Made In Marseille, Knit In North Africa: Textile Industry Unites Mediterranean
Alongside the changes emerging from the Arab spring, the fashion world in France’s southeast corner is shifting its focus away from Asia to its Mediterranean neighbors in North Africa, and establishing a textile industry network that is close at hand.
MARSEILLE - Shorter production cycles, more efficient quality control...and yes, the beauty of a shared Mediterranean culture. Since the Arab spring, Marseille's textile industry has been rediscovering the virtues of proximity. Created in the French city's design studios, fashion is now being assembled just across the waters of the Mediterranean Sea.
"Creativity in fashion design is benefiting greatly from these exchanges," says Maryline Bellieud-Vigouroux, an advisor to the president of the House of Mediterranean Fashion Professions (MMMM), which she created 18 years ago. At the forefront of this revival is the "Made in Marseille" marque. About 70 new brands were born from this fiery collaboration, including Fuego, Eva Kayan, Les Petites Bombes, Sessun, La Companie des Petits, Le Marseillais, and Tcheka.
In total, the textile and clothing industry represents 16% of the industrial activity in the Provence-Alpes-Cote d'Azur region. It is home to 11,000 companies giving rise to 26,800 jobs, according to figures released by the Marseille Chamber of Commerce. The Department of the Bouches-du-Rhone is the industry's leader with 4.3 billion euros in sales and a total of 34% of the region's textile companies creating up to 40% of the jobs, of which 6,600 are based in Marseille alone.
A bridge between two shores
By building a bridge between the two sides of the Mediterranean, Bellieud-Vigouroux wants to "keep fashion's sacred fire alive." For the second straight year, she's hosting an original initiative: a contest among Mediterranean countries, where eight designers are selected to attend training in Marseille under the supervision of important figures from the world of high fashion, prêt-a-porter and the textile industry. Last year, 70 personalities, including representatives from Chanel, Maje, Sandro and Gerard Darel, offered their expertise to teach these up-and-coming designers how to create and develop their brands.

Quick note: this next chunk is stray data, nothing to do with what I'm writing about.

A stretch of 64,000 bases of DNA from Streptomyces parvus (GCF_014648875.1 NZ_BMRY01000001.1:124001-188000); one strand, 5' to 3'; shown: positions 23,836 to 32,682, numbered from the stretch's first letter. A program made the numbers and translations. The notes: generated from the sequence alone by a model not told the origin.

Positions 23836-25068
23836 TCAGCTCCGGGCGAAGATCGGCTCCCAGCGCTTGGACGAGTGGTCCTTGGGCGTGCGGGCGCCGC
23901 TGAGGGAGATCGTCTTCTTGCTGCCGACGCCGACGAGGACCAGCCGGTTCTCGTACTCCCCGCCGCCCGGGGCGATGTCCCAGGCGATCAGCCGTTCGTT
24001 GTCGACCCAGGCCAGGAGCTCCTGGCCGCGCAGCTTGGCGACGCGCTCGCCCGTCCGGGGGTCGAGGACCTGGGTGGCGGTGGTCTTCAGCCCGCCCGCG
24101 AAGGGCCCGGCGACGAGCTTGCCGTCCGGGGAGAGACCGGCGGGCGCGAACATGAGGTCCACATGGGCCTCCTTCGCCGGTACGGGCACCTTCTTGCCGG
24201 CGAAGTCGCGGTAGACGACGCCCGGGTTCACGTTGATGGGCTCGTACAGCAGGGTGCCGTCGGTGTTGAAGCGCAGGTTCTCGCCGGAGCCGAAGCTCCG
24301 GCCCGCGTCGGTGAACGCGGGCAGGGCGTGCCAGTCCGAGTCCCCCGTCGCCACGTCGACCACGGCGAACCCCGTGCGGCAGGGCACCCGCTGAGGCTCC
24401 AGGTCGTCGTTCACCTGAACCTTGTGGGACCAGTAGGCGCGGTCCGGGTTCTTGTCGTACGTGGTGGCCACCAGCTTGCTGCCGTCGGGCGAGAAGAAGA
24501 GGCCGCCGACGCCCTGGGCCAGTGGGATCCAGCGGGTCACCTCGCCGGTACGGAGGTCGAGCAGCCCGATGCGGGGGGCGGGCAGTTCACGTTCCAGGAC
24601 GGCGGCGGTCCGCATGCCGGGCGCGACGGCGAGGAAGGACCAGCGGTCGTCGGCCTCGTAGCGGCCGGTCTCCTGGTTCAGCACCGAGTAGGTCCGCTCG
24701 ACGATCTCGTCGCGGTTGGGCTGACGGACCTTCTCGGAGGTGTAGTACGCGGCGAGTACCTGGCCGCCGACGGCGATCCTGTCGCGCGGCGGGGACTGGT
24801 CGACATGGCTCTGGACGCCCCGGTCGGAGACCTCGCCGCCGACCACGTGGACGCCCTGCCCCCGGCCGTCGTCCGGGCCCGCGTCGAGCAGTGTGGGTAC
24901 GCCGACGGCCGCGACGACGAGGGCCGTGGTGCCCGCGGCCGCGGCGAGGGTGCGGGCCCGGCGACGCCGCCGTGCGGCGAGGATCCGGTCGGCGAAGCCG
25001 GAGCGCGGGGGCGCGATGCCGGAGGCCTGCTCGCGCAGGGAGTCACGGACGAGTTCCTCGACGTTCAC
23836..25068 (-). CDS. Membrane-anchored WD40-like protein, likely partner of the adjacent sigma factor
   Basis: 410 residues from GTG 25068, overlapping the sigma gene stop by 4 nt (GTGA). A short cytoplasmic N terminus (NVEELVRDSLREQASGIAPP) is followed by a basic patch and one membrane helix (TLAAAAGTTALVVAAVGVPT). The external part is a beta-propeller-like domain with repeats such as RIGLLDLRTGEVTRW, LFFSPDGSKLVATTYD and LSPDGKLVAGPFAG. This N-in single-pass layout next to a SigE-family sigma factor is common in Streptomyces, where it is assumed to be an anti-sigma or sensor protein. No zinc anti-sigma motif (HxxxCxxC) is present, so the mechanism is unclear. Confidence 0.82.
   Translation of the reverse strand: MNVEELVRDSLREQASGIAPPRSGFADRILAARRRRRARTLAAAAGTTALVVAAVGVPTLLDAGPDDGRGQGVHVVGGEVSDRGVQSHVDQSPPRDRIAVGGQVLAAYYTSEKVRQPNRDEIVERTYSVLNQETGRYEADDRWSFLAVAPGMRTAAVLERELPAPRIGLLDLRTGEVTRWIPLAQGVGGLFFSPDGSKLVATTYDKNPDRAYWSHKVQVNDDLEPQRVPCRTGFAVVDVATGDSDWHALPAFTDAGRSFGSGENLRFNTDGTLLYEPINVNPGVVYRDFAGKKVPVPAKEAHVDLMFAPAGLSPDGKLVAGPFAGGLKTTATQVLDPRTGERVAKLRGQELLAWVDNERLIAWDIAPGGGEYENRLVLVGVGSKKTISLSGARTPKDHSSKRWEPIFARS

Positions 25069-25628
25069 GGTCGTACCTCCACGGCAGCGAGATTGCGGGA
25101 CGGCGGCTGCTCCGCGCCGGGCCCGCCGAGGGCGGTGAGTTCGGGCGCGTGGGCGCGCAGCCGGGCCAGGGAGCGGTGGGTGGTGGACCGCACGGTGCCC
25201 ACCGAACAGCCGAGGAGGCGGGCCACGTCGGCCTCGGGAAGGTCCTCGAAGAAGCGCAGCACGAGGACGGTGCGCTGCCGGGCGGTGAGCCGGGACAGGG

"It's a boost to help young designers develop their businesses without falling into the most pernicious traps of this industry," says high-end designer Jocelyne Imbert who oversees the training program. In order to finish the program, young designers will have to present in November an original creation inspired by Moroccan, Spanish, Lebanese, Turkish, Portuguese, Tunisian, Israeli and French cultures. The MMMM is also fighting to make the Mediterranean textile industry something more than just a subcontractor.
Following Marseille's lead, a new school – The Casa Moda Academy – recently opened in Casablanca to promote fashion's avant-garde. "We work fast and well which allows us to compete with China," says Said Benabdeljalil of the Moroccan textile and clothing industry association. The industry employs 250,000 people in Morocco, making it the country's second biggest economic force.
Read original article in French here
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